Gregory La Cava’s Gabriel Over the White House (1933) isn’t a particularly good movie, but as one of a handful of peculiarly pro-fascist movies floating around from that time, it takes the prize for the most alarming of the lot. Walter Huston stars as a shallow party-man politico (which party is never specified) who has been elected president. He has a near-death experience and comes back a changed man—apparently under the influence of some kind of divine intervention. This influence causes him to essentially set himself up as a dictator—complete with brown-shirted minions, firing squads for gangsters and an imperialistic stance. Such a man could, the film puports, fix the Depression and bring back prosperity and world peace—all in 85 demented minutes.
Looked at in its era, the film makes a certain amount of sense. It was made during the worst of the Depression and the height of prohibition-spawned gangsterism. Desperation that led to the ideas of radical solutions were not uncommon—and the idea of a “benevolent dictatorship” probably sounded pretty good, especially if it worked out the way the film puts forth. Still, the message of the movie wasn’t lost on those living in the era it was made. It pretty much seems to have horrified the reviewers, one of whom called it Fascism Over the Whitehouse.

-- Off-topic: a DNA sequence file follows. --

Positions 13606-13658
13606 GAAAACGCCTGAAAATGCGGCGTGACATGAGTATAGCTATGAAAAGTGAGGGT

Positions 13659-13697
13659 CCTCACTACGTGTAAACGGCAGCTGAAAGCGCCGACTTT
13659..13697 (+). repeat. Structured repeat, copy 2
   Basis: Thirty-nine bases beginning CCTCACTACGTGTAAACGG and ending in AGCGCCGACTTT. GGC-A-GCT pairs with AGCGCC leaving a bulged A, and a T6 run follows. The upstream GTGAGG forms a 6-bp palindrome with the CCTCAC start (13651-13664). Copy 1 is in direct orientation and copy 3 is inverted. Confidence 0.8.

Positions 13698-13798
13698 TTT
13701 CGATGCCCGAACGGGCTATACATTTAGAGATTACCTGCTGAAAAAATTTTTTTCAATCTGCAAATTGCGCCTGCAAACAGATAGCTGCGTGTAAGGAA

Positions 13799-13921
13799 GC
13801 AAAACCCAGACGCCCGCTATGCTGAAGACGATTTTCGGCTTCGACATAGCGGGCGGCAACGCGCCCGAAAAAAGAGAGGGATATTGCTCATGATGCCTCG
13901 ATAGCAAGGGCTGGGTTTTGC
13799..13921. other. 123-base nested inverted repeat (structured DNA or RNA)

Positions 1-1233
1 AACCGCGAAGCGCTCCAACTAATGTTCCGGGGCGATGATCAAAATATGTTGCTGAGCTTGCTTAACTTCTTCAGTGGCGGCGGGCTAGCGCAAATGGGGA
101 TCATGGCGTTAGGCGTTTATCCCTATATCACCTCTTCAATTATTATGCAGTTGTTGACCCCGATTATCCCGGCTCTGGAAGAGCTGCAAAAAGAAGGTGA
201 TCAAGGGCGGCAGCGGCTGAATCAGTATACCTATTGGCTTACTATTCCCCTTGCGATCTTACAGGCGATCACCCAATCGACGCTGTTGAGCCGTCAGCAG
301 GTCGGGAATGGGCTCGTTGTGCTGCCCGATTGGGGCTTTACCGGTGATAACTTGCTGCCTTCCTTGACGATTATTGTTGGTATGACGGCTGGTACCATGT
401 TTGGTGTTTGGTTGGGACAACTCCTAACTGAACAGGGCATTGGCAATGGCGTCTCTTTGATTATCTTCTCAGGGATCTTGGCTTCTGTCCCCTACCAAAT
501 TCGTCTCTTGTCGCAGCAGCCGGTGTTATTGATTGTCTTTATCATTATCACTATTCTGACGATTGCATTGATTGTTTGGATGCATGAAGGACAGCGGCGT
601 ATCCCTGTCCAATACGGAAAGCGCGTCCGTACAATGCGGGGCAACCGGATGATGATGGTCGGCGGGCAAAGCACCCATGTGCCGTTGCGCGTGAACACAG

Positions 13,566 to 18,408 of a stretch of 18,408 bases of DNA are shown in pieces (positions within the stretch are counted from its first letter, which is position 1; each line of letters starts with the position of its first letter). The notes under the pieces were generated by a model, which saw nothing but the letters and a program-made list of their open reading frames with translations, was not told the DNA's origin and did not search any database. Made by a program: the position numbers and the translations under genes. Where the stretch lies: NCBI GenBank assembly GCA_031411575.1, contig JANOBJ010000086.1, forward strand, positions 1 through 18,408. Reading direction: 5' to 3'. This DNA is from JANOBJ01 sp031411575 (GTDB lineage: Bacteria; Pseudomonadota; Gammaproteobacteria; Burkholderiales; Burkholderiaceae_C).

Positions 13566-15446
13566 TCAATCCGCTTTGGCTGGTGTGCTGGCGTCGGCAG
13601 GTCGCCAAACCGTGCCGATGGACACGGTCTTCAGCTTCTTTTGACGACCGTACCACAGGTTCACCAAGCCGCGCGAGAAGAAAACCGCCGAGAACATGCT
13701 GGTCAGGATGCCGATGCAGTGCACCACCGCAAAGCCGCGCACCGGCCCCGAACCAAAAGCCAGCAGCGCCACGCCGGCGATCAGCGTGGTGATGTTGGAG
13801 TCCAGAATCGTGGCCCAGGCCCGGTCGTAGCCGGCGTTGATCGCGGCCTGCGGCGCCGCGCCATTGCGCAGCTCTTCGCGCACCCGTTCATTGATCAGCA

For that matter, it appalled none other than MGM head man Louis B. Mayer—as staunch a right-winger as you could hope to find—though his objections stemmed from the perception that the film was an attack on Herbert Hoover. Oddly enough, he was probably right, especially since the first voice of reason to come up in the film against this party politics president come from an unbilled Mischa Auer as an obvious left-wing radical newspaper reporter. At bottom, what we have here is a fascist tract unwittingly crafted by people who appear to have thought they were liberals.
The most notable film of this brief wave of pro-fascist filmmaking is probably Cecil B. DeMille’s rarely seen This Day and Age (1933)—with its memorable sequence where a confession is obtained from gangster Charles Bickford through torture by lowering him into a pit of rats. But DeMille’s film boasts a few differences (along with being better made). In the first place, DeMille was just as much a right-winger as Louis B. Mayer, but more, even he stopped short of advocating military tribunals and firing squads taking the place of due legal process. Gabriel Over the White House doesn’t.
Interestingly, the film is also a perfect example of the American knack for confusing politics with religion and espousing the notion that God is on our side above all others. It’s hard not to note that nearly all of the countries that are ridiculously browbeaten into submitting to the “peace proposal” (esssentially as a case of “sign this or we’ll bomb you back to the Stone Age”)—leaving the U.S. in charge—are what would loosely be termed Christian nations. Exactly why divine intervention should seek out the U.S. is never addressed—it’s merely accepted as a given.